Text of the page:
New York CIty Council Member Ben Kallos

TAPinto City Trying to Ramp Up More Child Care Options On Remote Learning Days by Marc Bussanich

City Trying to Ramp Up More Child Care Options On Remote Learning Days

New York, NY—New York City schoolchildren are now back in school, alternating between in-person and remote learning during the school week. On the days there is remote learning, parents have had to scramble to figure out child care options for their young children. A new program by the NYC Department of Education provides free childcare options, but a limited number of seats are currently available in Community Board 8’s district.

Last week, CB 8 hosted a webinar on the urgent need for child care that featured numerous officials, including speakers from NYCDOE, NYC Department of Youth and Community Development and the Office of Management and Budget, as well as Council Members Ben Kallos (D-Manhattan) and Keith Powers (D-Manhattan).

Learning Bridges, the new NYC Department of Education program, provides free child care options for children from 3-K through 8th grade on days when they are scheduled for remote learning.

About 30,000 seats for the Learning Bridges program are now available citywide, but only 60 Learning Bridges seats are currently available in the CB8 district, which will be operated by the Stanley M. Isaacs Neighborhood Center.

Mayor Bill de Blasio has an ambitious goal to ramp up to 100,000 seats but one impediment may be the lack of available space. That’s why Council Member Kallos has advocated for using vacant storefronts, shuttered parochial schools and even asking developers to build additional floors in a high-rise residential building to make room for a child care center.

According to the Council Member, there are locations in the district that can easily house Learning Bridges childcare seats. For example, there’s child care center that he negotiated as part of the supportive housing development on East 91st Street.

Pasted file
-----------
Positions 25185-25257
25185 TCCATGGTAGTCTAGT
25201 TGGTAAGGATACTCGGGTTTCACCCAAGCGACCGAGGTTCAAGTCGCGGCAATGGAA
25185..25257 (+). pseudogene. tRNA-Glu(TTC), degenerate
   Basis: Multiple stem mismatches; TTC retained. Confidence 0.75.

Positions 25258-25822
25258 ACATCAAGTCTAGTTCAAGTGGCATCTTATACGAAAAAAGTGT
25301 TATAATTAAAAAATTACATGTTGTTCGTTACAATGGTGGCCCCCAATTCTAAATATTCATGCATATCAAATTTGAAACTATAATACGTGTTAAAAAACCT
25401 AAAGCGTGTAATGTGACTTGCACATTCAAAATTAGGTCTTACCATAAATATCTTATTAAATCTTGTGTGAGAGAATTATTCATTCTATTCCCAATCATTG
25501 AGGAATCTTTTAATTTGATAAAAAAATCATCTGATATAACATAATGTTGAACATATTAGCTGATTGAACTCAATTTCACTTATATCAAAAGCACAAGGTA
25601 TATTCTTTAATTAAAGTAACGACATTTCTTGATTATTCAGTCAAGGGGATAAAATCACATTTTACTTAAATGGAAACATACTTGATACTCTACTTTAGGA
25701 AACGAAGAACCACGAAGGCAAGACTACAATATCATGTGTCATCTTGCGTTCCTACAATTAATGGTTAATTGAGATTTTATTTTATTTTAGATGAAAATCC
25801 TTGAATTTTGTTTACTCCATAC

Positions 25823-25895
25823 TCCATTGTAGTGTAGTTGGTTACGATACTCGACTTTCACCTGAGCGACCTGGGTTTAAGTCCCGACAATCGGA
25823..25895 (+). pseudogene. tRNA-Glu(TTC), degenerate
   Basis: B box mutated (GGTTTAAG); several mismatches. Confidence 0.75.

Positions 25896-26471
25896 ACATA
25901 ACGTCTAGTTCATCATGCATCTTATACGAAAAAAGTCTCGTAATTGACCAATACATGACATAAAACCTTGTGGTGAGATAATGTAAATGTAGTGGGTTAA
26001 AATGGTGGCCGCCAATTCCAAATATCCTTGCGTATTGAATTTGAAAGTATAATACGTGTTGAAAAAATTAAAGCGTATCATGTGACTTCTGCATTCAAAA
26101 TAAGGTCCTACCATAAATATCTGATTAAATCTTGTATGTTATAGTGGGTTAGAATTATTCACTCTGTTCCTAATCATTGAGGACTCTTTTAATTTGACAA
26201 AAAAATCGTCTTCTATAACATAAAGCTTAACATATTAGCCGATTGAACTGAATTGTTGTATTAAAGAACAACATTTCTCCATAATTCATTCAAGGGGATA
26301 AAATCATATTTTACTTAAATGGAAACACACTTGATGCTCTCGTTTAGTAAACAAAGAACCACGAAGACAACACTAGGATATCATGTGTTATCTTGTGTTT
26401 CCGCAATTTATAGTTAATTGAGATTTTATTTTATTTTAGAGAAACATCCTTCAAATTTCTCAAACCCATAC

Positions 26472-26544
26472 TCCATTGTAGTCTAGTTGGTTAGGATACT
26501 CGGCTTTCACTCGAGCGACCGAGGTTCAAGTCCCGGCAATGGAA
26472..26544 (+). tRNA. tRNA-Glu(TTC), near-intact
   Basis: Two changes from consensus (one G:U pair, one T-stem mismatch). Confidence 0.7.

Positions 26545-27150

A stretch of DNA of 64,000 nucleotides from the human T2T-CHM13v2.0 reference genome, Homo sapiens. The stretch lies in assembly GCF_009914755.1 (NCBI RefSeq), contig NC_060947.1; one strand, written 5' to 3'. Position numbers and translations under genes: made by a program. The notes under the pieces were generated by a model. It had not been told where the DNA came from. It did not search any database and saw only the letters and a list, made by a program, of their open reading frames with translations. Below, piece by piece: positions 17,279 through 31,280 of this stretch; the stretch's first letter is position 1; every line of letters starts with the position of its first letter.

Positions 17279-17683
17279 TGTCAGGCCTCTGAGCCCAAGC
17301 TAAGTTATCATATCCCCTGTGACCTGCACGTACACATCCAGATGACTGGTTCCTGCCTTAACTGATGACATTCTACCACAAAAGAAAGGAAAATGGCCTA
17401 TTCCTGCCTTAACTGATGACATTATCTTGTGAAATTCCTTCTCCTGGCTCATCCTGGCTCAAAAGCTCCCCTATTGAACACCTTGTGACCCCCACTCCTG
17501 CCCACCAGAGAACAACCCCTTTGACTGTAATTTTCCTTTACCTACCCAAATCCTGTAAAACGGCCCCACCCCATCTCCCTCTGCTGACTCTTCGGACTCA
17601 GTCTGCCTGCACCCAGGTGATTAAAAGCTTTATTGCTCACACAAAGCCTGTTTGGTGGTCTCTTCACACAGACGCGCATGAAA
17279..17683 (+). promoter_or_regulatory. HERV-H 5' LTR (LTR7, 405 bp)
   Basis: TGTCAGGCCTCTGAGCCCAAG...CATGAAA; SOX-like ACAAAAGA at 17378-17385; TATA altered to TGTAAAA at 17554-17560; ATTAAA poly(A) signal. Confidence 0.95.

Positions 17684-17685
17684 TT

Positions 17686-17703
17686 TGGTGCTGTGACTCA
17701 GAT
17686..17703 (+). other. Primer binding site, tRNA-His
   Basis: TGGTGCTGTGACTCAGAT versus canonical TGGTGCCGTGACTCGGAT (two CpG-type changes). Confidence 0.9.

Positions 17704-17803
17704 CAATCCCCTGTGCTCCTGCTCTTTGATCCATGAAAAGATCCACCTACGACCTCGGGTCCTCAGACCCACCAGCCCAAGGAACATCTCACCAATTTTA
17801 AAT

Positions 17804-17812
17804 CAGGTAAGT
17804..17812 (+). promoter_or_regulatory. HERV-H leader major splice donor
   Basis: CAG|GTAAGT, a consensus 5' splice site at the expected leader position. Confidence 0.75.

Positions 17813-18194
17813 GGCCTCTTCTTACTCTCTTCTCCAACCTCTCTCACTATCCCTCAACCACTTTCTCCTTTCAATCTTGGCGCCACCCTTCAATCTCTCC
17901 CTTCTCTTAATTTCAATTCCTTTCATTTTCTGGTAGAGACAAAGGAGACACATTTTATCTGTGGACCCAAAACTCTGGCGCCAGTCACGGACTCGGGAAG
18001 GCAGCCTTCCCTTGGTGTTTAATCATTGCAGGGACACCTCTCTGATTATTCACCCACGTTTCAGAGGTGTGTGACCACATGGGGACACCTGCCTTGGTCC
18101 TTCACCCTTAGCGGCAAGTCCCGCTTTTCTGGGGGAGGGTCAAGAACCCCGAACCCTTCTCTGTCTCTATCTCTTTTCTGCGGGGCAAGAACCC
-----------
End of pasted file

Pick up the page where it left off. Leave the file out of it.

“We’d like to offer it up, it’s all renovated, we just need someone to take it over,” said Kallos.

And there’s a site at 84th Street and 3rd Avenue, a former Duane Reade.

“Also, I have gone to every developer, including Extell Development, to say if you plan to build in the neighborhood and you are legally allowed to build 210 feet, I would like to give you, with the community board’s help, another 40 feet of height so you can give me four stories of a school to try to build as many school seats as we can,” Kallos added.

Community Board 8 member Tricia Shimamura then asked about who will be occupying the seats at the Stanley Isaacs Neighborhood Center, whether the schoolchildren are from the Isaacs Houses public housing project, or from across the city.

But Susan Haskell, Deputy Commissioner, Youth Services, NYC Department of Youth and Community Development, noted that she did not have that information at hand but hoped to provide it at a later date.

Shimamura followed up by saying that while she appreciated the city’s efforts to provide child care for 3-K students on days they are learning remotely, she would like to see childcare options available for children younger than 3 years old.

“Childcare concerns don’t start at three years old; they start at three weeks. That’s all I got for maternity leave,” said Shimamura.

Elizabeth Williams, Director, Data Analytics at NYC DOE, said that DOE would love to have more opportunities, particularly for families with young children. She noted that part of DOE’s portfolio is a network of home-based providers, but they are means-tested, so people would have to qualify based on a certain income threshold.

“Obviously, that’s not an opportunity for everyone, and we wish it were, but they are certainly out there and hoping to provide the board with some information on where those slots are,” said Williams.

And Council Member Kallos added that the Administration for Children’s Services administers the Early Learn NYC program, which is also means-tested. A family of three whose income doesn’t exceed $46,692 would receive free and/or on a sliding scale child care seats for babies six weeks old.

For parents wanting to apply to the Learning Bridges program, they can begin the process at the following webpage:


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